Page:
Global equity trends

Concerns around the French election have seen relative European equity performance slump of late, with (as noted above) one potential beneficiary being Japan.

There was also a modest correction in growth relative to value last week, with the latter helped by strength in energy stocks.  

Australian markets

The S&P/ASX 200 eased back 0.4% last week, not helped by a higher than expected May CPI result and heightened talk of a potential RBA rate hike in August.

Last week I alluded to the increased risk of an August rate hike given hawkish comments from RBA Governor Bullock the previous week. In particular there appeared the risk of a hike if the June quarter CPI on July 31 came out higher than expected (i.e. more than, say, 0.8% quarterly gain).

One week later, the May monthly CPI was higher than expected – heightening the risks around the June quarter result. 

While the monthly CPI reports contain partial information and tend to be volatile, stepping back from the month-to-month noise, one clear disappointing signal emerged – annual inflation across various measures has failed to decline much further in 2024, and remains stuck at an uncomfortably high level of around 4%.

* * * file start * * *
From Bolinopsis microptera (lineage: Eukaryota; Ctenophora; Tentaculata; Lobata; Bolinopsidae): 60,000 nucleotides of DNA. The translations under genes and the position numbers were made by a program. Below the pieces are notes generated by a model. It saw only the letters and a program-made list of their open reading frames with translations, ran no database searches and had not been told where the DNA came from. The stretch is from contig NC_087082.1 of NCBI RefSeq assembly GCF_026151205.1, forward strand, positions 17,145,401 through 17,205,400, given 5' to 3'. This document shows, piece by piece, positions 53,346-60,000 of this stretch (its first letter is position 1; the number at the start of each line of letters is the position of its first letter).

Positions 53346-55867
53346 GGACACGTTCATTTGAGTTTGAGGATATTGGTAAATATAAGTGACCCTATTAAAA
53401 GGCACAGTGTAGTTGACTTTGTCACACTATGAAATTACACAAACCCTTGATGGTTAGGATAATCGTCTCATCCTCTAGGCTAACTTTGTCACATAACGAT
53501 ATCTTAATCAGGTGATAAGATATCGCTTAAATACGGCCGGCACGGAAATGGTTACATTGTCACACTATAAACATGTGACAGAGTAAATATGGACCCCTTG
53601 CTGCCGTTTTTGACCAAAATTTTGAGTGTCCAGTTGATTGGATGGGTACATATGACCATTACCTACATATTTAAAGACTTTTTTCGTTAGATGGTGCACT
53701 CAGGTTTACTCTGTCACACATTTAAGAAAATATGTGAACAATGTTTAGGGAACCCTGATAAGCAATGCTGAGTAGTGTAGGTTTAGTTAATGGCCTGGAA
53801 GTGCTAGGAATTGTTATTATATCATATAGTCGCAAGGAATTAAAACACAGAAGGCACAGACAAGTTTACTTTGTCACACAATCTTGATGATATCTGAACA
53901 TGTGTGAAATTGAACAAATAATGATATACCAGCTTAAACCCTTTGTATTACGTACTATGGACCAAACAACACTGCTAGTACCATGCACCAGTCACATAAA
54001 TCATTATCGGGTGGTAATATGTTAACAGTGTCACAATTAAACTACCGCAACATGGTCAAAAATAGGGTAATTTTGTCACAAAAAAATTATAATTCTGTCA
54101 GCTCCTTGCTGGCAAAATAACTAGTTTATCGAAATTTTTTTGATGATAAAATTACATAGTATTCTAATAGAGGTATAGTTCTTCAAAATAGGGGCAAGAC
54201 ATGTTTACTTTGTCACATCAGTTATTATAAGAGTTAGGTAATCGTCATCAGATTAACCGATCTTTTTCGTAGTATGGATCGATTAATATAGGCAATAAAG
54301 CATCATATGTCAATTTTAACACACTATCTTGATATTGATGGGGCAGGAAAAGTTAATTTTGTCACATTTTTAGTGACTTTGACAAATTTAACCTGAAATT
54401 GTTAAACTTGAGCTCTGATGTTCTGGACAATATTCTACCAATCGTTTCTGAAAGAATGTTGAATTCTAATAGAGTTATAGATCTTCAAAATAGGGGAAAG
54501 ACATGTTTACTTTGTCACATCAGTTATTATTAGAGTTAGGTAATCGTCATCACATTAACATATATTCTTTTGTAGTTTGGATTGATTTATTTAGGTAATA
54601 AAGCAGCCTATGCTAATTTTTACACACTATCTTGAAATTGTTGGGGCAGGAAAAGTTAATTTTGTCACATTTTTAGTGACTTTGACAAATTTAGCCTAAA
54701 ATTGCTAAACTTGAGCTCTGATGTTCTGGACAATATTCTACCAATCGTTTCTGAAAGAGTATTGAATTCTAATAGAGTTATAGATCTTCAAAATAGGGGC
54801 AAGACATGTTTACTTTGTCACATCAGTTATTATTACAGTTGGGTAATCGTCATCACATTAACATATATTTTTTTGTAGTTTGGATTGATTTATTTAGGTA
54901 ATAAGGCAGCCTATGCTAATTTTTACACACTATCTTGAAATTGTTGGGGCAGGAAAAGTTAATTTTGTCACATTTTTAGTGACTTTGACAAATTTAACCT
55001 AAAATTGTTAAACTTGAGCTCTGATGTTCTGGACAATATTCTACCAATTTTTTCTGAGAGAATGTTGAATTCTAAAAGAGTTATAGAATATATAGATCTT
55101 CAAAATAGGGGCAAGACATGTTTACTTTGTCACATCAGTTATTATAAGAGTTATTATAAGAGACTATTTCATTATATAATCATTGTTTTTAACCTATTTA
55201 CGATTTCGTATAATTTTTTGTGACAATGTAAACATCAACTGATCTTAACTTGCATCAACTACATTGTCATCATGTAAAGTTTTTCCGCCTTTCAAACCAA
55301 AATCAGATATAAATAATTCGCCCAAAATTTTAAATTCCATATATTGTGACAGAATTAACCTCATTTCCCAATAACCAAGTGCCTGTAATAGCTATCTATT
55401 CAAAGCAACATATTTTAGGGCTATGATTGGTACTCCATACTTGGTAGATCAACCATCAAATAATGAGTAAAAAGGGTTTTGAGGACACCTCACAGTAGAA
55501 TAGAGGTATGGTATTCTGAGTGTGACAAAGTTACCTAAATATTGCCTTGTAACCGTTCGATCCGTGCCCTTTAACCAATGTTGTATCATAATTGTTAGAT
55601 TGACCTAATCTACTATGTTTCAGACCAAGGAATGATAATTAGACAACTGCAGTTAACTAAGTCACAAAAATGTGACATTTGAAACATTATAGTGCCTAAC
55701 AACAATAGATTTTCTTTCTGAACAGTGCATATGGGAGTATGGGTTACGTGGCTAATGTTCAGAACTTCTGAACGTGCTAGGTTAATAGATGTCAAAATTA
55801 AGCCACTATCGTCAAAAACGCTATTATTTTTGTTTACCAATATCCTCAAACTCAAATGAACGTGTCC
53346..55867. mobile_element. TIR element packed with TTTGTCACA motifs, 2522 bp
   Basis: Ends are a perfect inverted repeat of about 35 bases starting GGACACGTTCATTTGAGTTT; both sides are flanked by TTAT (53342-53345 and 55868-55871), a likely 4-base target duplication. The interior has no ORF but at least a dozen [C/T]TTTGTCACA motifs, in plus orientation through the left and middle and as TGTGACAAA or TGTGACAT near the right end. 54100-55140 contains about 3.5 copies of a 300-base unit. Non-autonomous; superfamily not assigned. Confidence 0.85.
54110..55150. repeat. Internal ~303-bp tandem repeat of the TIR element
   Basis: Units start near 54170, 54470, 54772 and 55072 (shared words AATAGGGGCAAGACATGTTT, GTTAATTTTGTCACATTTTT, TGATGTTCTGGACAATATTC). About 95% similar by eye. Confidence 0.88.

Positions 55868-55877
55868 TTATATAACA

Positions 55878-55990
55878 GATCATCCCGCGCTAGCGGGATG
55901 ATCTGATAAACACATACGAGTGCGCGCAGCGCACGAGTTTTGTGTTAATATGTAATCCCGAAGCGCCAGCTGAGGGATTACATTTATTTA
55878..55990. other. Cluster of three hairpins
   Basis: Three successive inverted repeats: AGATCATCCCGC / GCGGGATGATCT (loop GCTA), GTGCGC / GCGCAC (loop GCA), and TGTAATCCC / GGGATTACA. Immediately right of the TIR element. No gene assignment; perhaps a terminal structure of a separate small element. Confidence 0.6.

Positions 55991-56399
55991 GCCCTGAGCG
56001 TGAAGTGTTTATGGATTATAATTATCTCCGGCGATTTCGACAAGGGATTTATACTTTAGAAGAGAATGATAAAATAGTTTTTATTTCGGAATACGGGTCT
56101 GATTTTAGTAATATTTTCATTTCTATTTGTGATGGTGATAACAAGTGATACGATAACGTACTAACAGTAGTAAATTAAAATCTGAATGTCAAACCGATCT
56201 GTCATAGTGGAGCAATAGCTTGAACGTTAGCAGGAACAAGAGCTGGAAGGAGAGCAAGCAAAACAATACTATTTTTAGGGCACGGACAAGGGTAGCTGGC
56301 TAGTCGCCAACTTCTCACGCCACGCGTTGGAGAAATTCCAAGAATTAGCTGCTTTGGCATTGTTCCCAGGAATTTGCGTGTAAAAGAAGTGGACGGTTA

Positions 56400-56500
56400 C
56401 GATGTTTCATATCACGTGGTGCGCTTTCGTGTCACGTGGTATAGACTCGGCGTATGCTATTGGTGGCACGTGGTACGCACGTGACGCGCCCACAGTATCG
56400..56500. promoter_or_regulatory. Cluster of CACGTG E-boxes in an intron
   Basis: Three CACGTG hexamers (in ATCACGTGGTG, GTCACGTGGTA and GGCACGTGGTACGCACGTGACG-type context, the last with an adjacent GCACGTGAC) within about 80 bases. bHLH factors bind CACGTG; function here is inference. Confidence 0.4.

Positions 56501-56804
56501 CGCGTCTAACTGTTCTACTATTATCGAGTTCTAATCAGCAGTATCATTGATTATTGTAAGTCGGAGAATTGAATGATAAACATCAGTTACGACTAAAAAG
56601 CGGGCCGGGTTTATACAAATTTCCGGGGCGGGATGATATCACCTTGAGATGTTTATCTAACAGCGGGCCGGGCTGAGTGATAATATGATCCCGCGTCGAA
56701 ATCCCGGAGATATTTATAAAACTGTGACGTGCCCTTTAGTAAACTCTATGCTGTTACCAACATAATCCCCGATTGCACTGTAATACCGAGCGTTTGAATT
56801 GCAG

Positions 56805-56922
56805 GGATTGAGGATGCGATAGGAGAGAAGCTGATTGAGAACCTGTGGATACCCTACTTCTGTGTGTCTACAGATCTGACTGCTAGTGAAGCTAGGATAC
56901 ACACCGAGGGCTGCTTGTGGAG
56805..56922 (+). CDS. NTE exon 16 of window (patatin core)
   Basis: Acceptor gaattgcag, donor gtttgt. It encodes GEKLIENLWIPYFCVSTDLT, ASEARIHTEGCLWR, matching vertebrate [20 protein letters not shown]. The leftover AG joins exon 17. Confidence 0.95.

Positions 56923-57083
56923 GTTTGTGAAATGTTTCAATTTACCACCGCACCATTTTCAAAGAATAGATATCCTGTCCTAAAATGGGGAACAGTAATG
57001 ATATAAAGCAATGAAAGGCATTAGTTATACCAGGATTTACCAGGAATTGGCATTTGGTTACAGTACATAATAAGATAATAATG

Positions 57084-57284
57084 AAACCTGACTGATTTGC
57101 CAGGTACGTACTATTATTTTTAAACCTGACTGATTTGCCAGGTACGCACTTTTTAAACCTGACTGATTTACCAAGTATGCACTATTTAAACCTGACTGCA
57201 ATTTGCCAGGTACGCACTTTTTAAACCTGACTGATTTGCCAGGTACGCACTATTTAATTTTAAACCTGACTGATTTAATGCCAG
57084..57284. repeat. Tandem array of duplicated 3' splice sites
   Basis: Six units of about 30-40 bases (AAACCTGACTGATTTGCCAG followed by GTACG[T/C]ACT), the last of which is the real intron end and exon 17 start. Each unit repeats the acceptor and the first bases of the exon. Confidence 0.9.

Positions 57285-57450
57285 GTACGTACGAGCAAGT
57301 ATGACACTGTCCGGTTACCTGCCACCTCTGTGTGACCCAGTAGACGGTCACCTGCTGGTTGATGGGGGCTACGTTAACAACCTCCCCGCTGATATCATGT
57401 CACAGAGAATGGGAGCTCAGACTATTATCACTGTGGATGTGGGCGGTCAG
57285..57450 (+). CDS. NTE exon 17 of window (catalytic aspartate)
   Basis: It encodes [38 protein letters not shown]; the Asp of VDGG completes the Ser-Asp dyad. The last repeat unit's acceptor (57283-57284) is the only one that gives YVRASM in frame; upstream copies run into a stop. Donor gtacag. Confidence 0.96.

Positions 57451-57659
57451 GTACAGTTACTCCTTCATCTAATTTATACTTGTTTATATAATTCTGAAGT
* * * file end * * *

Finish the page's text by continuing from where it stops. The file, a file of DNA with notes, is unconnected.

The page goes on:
Most concerning, annual trimmed mean inflation jumped from 4.1% in April to 4.4% in May. The seasonally adjusted annual inflation rate jumped from 3.8% to 4.1%. Excluding volatile items and holiday travel, annual inflation did ease modestly from 4.1% to 4.0% – but remains too high.

Monthly CPI Measures (YoY%)

Source: ABS

It is still not a done deal that the RBA will raise rates in August. I still think the quarterly increase could hold to 0.8% or less (which would be consistent with the RBA’s latest forecasts of 3.8% annual inflation for both the headline and trimmed mean) allowing the RBA to likely stay put. Another ‘out’ would be if activity data in coming weeks softened abruptly – which I don’t expect.

All up, I still attach around a 40% chance to a rate hike in August – but I’m a little more nervous than I was before the May CPI result.

Turning to the week ahead, house prices are out today, minutes from the previous RBA meeting on Tuesday and retail sales and building approvals on Wednesday. There’s a risk the minutes confirm the RBA’s apparent more hawkish shift in recent weeks. Otherwise, data should be mixed, with still firm house prices in June, yet soft retail spending and home building approvals.

Have a great week!


Photo of David Bassanese

Written by

David Bassanese

Chief Economist

David is responsible for developing economic insights and portfolio construction strategies for adviser and retail clients. He was previously an economic columnist for The Australian Financial Review and spent several years as a senior economist and interest rate strategist at Bankers Trust and Macquarie Bank. David also held roles at the Commonwealth Treasury and Organisation for Economic Co-operation and Development (OECD) in Paris, France.

Read more from David.


1 comment on this

  1. silvio fontana  /  1 July 2024

    Ha, Ha, sounds like you are doing the economist shuffle, right, left, up, down.
    Interesting times are ahead, a serious adjustment is near.
    Meanwhile Gold, Silver is waiting in the shadows.

    Meanwhile, I am told, that United Global Capital in Melbourne appears to have closed its doors.

    stay safe and warm